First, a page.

We are in the midst of a gene-editing revolution.
For four decades, scientists have tinkered with our genes. Since the 1970s, they have experimentally switched them on and off, uncovering their functions; mapped their location within our genome; and even inserted or deleted in animals, plants and human beings.
And in November 2018, and a Chinese scientist claimed to have created the world's first genetically modified human beings.
Though scientists have made great inroads into human genetics, editing our genes has remained a complex process requiring imprecise, expensive technology, years of expertise, and just a little luck.
The field of CRISPR research is still remarkably young, but we have already seen how it could be used to fight HIV infection, combat invasive species and destroy antibiotic-resistant bacteria. Many unknowns remain, however, including how CRISPR could damage DNA, leading to pathogens such as cancer.
Such a monumental leap in genetic engineering is full of complexities that ask big, often philosophical questions about science, ethics, how we conduct research, and the future of humanity itself.were modified using CRISPR and carried to term, those questions have come sharply into focus. The future of gene-editing seemingly arrived overnight.
But what exactly is CRISPR and what are the outstanding concerns about such a powerful tool?
Let's break it all down.
What is CRISPR
Few predicted how important CRISPR would become for gene editing upon its discovery 30 years ago.
As early as 1987, researchers at Osaka University studying the function of Escherichia coli genes first noticed a set of short, repeated DNA sequences, but they did not understand the significance.
Six years later, another microbiologist, Francisco Mojica, noted the sequences in a different single-celled organism,
Haloferax mediterranei. In 2002, unusual DNA structures were given a name: Clustered regularly interspaced short palindromic repeats.
Studying the sequences more intensely revealed that CRISPR forms an integral part of the "immune system" in bacteria, allowing them to fight off invading viruses. When a virus enters the bacteria, it fights back by cutting the virus' DNA. This kills the virus and the bacteria stores some of the DNA leftover.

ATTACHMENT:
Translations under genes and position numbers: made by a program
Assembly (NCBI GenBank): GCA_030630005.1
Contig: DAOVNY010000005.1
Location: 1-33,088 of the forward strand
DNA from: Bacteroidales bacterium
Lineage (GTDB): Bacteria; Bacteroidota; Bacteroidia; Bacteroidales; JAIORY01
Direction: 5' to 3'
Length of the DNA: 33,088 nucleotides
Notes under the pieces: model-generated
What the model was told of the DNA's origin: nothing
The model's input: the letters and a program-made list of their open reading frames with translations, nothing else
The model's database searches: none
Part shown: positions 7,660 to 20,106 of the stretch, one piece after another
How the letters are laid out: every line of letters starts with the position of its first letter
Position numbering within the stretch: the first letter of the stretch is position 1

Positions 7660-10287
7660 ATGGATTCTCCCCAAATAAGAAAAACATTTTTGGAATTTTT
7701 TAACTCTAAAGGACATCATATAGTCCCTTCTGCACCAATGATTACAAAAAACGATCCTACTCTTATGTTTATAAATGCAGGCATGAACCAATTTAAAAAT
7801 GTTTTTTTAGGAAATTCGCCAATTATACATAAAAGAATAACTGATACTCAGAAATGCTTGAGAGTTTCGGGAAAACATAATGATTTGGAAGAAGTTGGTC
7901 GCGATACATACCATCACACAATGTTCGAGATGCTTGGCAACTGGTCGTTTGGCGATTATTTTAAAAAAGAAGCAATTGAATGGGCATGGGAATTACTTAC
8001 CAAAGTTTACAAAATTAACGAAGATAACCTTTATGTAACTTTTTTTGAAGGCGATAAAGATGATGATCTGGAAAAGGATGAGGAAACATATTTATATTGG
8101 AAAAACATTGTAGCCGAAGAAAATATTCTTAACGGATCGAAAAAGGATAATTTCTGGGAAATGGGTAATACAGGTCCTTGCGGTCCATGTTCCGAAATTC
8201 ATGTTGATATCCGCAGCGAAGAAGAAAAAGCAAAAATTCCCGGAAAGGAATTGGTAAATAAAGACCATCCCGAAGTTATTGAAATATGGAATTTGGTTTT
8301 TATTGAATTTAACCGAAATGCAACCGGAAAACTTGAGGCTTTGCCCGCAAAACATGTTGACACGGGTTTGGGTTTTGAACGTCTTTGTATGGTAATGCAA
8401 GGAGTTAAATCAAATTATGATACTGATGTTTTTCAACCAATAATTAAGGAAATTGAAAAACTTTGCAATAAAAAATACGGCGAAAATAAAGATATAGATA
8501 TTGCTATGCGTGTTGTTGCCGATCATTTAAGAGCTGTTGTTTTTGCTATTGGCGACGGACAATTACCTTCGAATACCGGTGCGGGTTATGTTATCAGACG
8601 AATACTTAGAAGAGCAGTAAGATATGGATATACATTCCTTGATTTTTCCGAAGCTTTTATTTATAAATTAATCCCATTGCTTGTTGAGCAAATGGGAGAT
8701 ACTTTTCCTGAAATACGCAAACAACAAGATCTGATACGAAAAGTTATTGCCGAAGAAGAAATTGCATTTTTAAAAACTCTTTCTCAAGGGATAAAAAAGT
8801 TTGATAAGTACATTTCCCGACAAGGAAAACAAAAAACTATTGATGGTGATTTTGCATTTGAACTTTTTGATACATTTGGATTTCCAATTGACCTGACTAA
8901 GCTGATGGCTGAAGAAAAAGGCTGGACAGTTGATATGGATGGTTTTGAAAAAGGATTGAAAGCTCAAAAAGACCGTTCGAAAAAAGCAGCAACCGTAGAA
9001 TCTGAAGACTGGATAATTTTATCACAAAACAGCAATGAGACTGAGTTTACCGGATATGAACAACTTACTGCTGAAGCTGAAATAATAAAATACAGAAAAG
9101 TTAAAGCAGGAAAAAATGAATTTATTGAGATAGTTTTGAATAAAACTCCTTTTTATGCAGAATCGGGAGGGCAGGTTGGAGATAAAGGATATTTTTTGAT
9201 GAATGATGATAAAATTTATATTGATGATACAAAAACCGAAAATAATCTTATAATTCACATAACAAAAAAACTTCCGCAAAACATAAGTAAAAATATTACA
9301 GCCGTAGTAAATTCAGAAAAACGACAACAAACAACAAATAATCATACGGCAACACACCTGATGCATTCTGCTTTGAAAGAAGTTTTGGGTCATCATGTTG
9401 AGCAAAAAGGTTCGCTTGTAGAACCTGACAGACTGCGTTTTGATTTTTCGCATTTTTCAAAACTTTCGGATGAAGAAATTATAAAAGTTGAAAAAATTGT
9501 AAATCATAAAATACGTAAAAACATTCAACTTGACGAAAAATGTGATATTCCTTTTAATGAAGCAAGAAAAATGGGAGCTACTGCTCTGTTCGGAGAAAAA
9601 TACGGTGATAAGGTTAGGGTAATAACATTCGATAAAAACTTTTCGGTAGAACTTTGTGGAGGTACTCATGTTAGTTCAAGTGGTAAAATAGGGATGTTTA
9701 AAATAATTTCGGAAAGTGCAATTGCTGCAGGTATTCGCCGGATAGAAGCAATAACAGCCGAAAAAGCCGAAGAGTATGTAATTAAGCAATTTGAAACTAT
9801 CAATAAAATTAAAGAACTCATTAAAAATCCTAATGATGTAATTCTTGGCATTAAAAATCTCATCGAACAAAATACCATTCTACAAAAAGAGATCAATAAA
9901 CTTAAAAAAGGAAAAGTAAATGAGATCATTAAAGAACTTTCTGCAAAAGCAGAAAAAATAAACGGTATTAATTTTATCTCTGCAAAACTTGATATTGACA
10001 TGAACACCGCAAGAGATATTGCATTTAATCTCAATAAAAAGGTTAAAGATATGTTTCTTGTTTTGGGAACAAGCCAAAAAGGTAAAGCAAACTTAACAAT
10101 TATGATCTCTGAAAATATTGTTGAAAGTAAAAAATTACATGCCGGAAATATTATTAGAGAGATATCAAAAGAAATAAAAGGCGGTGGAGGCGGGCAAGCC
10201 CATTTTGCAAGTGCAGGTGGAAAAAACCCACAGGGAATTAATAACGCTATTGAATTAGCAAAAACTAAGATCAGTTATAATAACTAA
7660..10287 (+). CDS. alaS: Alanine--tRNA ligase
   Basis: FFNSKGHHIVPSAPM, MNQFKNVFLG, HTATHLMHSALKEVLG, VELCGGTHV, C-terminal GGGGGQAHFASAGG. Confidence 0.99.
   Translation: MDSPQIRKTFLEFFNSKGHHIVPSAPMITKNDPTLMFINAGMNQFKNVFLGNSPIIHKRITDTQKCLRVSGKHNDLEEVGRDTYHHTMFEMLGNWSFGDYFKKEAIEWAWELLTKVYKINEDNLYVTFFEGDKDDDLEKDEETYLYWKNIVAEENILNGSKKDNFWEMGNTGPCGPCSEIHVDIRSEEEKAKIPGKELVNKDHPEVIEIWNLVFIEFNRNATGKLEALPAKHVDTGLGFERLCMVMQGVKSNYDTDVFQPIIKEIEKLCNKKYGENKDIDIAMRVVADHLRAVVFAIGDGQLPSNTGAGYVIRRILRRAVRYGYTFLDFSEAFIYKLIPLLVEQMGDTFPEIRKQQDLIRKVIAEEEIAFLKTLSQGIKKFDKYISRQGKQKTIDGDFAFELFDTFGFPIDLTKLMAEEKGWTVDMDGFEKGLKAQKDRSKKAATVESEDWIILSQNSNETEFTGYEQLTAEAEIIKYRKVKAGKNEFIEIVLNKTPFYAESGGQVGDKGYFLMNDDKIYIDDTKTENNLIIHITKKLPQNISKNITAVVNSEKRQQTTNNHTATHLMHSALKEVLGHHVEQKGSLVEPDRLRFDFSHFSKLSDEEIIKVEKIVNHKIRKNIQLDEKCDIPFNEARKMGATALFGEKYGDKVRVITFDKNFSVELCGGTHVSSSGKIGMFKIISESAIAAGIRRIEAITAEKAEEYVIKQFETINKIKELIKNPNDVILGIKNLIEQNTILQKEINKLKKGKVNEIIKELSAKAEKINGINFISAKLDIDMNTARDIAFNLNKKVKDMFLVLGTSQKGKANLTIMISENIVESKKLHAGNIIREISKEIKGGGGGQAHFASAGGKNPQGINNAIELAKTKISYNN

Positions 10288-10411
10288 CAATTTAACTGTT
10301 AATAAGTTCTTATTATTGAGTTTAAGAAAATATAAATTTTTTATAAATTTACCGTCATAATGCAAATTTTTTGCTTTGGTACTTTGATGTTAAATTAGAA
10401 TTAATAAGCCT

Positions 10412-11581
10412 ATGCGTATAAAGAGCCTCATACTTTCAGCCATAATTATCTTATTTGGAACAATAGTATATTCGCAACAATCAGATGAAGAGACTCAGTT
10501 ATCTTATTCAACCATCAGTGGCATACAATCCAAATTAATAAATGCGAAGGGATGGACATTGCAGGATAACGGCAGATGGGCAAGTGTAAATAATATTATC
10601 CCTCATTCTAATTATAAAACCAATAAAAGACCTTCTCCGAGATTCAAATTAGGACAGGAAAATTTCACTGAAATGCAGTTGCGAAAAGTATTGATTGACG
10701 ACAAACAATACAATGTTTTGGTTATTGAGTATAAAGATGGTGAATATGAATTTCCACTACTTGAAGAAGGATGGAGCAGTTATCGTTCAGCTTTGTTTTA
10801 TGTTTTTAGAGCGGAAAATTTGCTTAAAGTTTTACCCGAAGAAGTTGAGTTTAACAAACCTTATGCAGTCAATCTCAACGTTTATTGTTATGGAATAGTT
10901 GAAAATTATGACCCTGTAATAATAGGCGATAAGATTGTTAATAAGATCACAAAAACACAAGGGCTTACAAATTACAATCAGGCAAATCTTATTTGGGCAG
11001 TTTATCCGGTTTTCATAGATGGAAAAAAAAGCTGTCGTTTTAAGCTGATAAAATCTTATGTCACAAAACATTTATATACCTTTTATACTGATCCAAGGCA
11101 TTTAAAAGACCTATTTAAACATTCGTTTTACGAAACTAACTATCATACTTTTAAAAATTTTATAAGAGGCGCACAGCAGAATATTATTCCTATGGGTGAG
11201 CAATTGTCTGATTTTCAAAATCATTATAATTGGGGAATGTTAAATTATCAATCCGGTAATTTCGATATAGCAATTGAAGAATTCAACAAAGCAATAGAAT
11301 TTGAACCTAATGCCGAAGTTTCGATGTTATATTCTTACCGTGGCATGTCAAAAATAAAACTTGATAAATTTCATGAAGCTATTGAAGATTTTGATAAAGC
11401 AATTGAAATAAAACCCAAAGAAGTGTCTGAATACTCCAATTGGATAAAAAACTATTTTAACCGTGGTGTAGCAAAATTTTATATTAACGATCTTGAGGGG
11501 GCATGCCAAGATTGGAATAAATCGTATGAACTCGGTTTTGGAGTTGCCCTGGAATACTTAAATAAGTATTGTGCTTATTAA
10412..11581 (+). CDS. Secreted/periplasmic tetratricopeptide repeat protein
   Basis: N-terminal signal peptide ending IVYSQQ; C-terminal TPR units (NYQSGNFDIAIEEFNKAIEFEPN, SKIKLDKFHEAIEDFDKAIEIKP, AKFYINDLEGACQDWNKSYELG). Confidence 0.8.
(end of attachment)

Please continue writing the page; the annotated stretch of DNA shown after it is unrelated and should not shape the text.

The leftover DNA is like a fingerprint, stored in the CRISPR database. If invaded again, the bacteria produce an enzyme called Cas9 that acts like a fingerprint scanner. Cas9 uses the CRISPR database to match the stored fingerprints with those of the new invader. If it can find a match, Cas9 is able to chop up the invading DNA.
How is CRISPR used to edit genes
Nature often provides great templates for technological advances. For example, the nose of a Japanese bullet train is modeled on the kingfisher's beak because the latter is expertly "designed" by evolution to minimize noise as the bird dives into a stream to catch fish.
In a similar way, CRISPR / Cas9's ability to efficiently locate specific genetic sequences, and cut them, inspired a team of scientists to ask whether that ability could be mimicked for other purposes.
The answer will change forever.
In 2012, pioneering scientists Jennifer Doudna, from UC Berkeley and Emmanuelle Charpentier, at Umea University Sweden, showed CRISPR could be hijacked and modified. Essentially, they turned CRISPR from a bacterial defense mechanism into a DNA-seeking missile strapped to a pair of molecular scissors. Their modified CRISPR system worked wonderfully well, finding and cutting any genes they chose.
Several research groups followed up on the original work, showing that the process was possible in yeast and cultured mouse and human cells.